Madam Speaker, the Bloc Quebecois wants to protect the environment, but is it necessary to ensure that protection by duplicating jurisdictions and services?
The creation of marine conservation areas meets the objectives of numerous international forums, such as the World Conservation Strategy of 1980. However, how can we not turn away from such an objective, as commendable as it may be, if it has the effect of bypassing the appropriation of our respective jurisdictions? It should be highlighted that Quebec has exclusive jurisdiction over the management and sale of public lands. That is what is provided in section 92 of the British North America Act, 1867. Why redo what has already been done?
It is unacceptable for the federal government to use environmental protection legislation to take over provincial lands and Quebec lands. It would be better to promote and encourage co-operation between Quebec and the federal government. It is time that this government would stop using a steamroller and a centralizing approach.
Besides, in Quebec, the legislation on public lands covers all lands, including the beds of rivers and lakes. Quebec has legislative jurisdiction over this area. It is exercising its legislative power and it respects the Constitutional Act. Why then have some federal legislation that would deny the exclusive jurisdiction of Quebec and the provinces? Is Quebec not competent enough to meet conservation objectives?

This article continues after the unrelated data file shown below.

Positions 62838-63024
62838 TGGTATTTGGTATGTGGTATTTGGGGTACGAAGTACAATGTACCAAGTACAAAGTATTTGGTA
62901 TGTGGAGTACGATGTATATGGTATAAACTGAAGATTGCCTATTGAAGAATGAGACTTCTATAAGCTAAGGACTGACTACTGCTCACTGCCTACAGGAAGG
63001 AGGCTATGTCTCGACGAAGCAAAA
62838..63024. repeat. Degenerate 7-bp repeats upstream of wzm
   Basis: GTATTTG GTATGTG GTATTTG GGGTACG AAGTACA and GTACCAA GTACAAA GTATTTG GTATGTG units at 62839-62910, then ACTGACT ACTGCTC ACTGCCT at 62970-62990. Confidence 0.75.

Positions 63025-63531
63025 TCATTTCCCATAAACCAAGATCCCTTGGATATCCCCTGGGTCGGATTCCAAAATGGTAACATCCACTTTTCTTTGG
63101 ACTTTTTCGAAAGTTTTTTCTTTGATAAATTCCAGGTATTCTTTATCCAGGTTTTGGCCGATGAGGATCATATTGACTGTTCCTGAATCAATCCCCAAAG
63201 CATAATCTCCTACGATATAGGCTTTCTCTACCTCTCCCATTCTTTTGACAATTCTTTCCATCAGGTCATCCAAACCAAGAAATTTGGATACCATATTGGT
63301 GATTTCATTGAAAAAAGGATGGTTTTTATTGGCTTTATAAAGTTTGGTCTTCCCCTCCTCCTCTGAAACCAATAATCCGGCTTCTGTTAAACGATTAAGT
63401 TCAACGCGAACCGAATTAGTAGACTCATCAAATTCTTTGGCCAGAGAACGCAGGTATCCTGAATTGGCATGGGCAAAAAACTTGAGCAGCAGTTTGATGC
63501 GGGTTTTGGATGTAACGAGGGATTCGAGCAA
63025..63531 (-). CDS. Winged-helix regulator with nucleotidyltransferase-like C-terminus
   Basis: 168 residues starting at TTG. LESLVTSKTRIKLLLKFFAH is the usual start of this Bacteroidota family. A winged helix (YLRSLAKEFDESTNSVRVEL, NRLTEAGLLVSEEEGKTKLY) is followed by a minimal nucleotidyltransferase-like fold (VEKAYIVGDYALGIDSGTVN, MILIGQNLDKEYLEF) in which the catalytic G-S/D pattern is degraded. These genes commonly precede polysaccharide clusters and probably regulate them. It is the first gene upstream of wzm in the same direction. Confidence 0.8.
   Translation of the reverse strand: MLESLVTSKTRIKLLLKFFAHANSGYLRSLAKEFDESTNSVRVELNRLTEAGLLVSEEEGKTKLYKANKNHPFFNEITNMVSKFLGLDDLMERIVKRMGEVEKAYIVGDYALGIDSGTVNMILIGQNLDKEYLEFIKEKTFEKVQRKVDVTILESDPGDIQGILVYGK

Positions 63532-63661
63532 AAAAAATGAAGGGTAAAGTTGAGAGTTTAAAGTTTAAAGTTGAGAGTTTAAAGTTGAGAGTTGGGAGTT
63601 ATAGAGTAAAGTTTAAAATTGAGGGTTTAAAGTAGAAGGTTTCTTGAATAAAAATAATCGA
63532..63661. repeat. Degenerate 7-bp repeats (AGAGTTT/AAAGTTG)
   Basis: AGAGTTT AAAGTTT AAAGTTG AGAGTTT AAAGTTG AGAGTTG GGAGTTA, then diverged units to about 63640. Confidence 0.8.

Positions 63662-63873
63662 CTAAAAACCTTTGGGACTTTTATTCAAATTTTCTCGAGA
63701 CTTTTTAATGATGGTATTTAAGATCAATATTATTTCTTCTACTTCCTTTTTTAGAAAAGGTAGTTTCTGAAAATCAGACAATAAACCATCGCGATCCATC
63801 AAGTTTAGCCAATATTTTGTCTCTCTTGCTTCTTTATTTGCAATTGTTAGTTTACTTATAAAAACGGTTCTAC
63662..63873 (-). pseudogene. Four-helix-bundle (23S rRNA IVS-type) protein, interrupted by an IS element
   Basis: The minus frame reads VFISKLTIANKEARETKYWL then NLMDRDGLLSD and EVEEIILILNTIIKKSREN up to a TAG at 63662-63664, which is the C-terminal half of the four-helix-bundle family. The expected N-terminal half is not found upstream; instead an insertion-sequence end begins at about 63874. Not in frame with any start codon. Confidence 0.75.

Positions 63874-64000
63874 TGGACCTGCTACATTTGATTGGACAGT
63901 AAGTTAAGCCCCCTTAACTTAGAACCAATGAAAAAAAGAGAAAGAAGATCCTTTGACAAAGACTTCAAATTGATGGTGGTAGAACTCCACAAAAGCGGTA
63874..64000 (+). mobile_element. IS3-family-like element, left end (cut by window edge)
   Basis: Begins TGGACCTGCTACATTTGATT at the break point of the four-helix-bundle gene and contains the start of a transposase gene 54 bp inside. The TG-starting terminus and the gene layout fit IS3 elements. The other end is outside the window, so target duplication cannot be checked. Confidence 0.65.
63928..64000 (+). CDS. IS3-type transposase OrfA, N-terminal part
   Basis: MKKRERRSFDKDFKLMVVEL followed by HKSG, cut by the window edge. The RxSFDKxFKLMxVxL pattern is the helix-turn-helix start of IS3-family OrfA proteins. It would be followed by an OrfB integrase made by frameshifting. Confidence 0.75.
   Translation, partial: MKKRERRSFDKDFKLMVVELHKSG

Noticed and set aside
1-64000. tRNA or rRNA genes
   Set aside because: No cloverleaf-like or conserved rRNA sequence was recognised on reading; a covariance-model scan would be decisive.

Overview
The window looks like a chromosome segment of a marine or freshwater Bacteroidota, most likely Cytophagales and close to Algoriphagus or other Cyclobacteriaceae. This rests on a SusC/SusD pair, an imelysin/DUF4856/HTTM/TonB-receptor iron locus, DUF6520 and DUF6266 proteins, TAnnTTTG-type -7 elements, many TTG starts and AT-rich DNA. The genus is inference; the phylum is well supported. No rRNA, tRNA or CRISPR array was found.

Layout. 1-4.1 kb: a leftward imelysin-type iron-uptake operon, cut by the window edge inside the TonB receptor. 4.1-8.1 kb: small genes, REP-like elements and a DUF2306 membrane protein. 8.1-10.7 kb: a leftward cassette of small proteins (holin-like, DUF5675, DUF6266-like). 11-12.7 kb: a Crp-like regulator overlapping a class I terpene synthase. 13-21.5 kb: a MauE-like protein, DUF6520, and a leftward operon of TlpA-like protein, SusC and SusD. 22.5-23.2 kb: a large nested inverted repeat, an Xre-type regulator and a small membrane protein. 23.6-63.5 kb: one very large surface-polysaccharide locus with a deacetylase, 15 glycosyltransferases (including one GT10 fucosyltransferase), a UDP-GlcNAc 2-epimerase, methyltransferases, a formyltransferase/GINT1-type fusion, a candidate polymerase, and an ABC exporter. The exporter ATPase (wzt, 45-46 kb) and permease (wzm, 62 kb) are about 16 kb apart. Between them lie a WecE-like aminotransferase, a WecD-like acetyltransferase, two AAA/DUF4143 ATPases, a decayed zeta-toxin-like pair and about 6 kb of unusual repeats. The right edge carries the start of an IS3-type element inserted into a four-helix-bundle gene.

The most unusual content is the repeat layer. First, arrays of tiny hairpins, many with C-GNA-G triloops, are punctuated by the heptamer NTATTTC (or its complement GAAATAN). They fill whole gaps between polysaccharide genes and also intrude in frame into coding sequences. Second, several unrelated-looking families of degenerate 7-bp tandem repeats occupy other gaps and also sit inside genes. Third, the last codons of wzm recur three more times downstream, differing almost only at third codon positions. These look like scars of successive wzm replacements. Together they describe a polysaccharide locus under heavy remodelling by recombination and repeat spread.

Let us not forget that the management of the bed of the St. Lawrence River is a Quebec jurisdiction by sovereign right. The protection of habitats and fauna is a matter of joint federal and provincial jurisdiction. In this respect, the Quebec government has already acted by establishing a framework for the protection of marine areas. It is also possible to protect habitats and fauna through co-operation.
The Bloc Quebecois would rather promote an attitude of co-operation, as was shown with the bill establishing the Saguenay-St. Lawrence marine park in 1997. Yet, despite this successful co-operation, once again we are seeing the federal government stubbornly opposing a process that is working well. Why is the federal government once again refusing to respect the Constitutional Act, and Quebec by this very fact?
I am concerned about the future of intergovernmental relations in crucial areas like the environment. How can we trust a legislative process that does not respect the public interest, and a government that does not respect its own departments? Let us not forget that the Department of Fisheries and Oceans already has a marine area protection program, and I want to insist on the fact that this program is already in place. Why are we creating a new one?